There are two main uses of watch expressions:
- Evaluate an arbitrary expression in the current debug context (i.e. the line where you're suspended)
- Quickly view select variables
For simple variable expressions, you don't need to manually write these. If you head on over to the Variables view, you can right-click on a variable and select Watch. This will automatically build a watch expression, which is especially useful for deeply-nested fields (Tip: you can select multiple variables at once to "Watch").
Here's a bunch of expressions to show how they look, including some errors:
5 additional things you should know about watch expressions:
- The Eclipse framework will run these evaluations a lot. Every time you suspend, step, or click on a stack frame, they're run. This can hurt performance if you have too many expressions enabled.
- Watch expressions are only run when the Expressions view is visible. Don't want them to run right now? Either close or hide the view. You can also disable the expressions and leave the view open (right-click an expression and select Disable).
- Eclipse will sometimes invoke an expression twice - for example, when you first create an expression, I've seen it get run twice. Due to this, be very careful when using expressions that have side effects (like running a commit on a database). I don't recommend such expressions from this view, at least not until Eclipse stops executing them twice in certain conditions.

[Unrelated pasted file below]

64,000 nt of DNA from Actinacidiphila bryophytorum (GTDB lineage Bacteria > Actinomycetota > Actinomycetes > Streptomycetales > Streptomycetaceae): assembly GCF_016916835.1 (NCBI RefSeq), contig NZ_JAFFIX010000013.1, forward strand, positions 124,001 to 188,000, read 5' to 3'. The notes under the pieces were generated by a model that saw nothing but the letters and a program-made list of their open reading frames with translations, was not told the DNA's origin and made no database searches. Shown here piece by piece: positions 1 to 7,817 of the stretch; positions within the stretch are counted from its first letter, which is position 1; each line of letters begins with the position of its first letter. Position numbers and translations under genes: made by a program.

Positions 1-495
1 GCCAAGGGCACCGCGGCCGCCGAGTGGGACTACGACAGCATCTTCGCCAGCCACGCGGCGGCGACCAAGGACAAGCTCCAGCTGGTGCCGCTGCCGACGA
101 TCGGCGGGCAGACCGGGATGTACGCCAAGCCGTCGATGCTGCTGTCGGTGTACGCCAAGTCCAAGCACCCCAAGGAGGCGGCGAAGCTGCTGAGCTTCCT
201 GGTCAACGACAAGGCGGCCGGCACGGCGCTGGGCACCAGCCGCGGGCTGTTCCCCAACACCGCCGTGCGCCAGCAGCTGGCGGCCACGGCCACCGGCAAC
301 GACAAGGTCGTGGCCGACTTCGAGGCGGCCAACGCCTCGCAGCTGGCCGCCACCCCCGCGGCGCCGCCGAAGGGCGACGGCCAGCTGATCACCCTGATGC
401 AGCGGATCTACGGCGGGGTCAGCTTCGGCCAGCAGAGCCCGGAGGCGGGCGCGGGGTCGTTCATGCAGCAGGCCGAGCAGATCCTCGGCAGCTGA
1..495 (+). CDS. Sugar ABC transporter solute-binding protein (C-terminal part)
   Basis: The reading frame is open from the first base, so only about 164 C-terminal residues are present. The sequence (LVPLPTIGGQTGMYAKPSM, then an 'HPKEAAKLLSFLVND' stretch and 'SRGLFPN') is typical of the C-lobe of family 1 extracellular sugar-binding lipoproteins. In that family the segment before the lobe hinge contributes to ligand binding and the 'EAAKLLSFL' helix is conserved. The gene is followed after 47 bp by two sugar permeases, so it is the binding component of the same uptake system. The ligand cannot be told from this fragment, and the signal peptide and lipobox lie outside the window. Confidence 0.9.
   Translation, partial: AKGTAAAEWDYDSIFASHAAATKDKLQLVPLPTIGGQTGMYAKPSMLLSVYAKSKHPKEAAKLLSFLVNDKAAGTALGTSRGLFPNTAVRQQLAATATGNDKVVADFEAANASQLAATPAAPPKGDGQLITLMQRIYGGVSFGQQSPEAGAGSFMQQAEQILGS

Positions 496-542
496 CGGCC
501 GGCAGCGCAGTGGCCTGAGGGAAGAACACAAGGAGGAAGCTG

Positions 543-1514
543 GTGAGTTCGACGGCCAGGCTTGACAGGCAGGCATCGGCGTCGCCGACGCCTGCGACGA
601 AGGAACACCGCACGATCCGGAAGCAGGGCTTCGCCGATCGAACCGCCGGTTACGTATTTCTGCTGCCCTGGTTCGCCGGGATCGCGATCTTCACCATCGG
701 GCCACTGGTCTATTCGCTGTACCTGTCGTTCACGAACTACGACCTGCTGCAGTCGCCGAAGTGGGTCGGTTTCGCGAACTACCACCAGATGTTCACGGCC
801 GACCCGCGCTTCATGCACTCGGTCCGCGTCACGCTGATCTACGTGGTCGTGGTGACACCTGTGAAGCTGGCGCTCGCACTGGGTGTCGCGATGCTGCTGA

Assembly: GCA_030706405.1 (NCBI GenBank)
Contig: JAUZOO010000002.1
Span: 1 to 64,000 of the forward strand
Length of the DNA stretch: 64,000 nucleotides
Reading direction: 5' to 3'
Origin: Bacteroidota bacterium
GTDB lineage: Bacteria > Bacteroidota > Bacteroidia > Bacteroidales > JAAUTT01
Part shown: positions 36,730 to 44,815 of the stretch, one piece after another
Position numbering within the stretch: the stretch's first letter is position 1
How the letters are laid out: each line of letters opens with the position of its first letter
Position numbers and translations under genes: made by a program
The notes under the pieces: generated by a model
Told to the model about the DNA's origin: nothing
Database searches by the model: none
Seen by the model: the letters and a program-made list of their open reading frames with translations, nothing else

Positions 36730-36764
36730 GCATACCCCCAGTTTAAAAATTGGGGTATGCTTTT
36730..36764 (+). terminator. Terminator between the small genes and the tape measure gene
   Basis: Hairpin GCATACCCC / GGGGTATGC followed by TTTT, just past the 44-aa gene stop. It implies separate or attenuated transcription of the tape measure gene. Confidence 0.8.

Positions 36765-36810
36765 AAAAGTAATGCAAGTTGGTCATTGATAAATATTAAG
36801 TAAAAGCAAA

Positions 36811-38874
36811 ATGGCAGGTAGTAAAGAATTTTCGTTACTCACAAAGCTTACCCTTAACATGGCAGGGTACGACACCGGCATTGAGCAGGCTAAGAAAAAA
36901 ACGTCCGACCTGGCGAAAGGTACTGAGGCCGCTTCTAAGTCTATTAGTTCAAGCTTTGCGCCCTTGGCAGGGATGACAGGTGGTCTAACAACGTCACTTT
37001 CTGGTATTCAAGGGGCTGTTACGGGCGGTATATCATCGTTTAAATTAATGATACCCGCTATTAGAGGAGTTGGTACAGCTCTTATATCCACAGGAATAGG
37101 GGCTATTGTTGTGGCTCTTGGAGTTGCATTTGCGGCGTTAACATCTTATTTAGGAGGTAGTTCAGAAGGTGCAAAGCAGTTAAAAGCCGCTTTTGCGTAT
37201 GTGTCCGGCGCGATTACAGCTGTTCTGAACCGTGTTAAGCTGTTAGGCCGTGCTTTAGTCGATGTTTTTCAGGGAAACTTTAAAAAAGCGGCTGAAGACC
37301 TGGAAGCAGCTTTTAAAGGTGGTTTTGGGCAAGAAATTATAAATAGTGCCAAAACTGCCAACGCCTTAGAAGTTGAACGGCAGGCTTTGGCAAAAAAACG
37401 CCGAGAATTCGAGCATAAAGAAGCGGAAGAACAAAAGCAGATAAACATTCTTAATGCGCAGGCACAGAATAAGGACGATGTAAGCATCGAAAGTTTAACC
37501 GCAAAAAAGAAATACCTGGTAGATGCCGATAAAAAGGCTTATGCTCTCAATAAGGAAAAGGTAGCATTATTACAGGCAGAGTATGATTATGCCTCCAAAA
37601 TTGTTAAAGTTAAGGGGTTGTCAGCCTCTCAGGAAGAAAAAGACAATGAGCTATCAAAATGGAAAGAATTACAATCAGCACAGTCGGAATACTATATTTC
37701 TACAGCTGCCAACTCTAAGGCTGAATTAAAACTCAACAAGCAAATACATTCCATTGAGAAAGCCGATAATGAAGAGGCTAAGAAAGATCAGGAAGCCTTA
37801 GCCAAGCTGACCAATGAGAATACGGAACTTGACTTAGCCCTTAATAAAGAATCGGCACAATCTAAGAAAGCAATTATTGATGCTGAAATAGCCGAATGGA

- If your expression resolves to a variable, you can change its value by right-clicking on it and selecting Change Value. This can also be done for child variables (e.g. if your expression resolved to a record, you can expand it to see the record's fields and can change their values).
- If your expression contains two statements then only the first will be run. For example, i += 10; writestdout(i); will only run the first part that adds 10 to a variable i - the print statement is not run. If you want both parts run, one trick is to put the statements inside an if statement: if (true) i += 10; writestdout(i); end. Why does this work? Because the if statement is technically a single statement. In most cases, you can just have two separate expressions.
In case you missed my previous blogs on debugging, see Viewing variables during a TUI converse and Conditional breakpoints.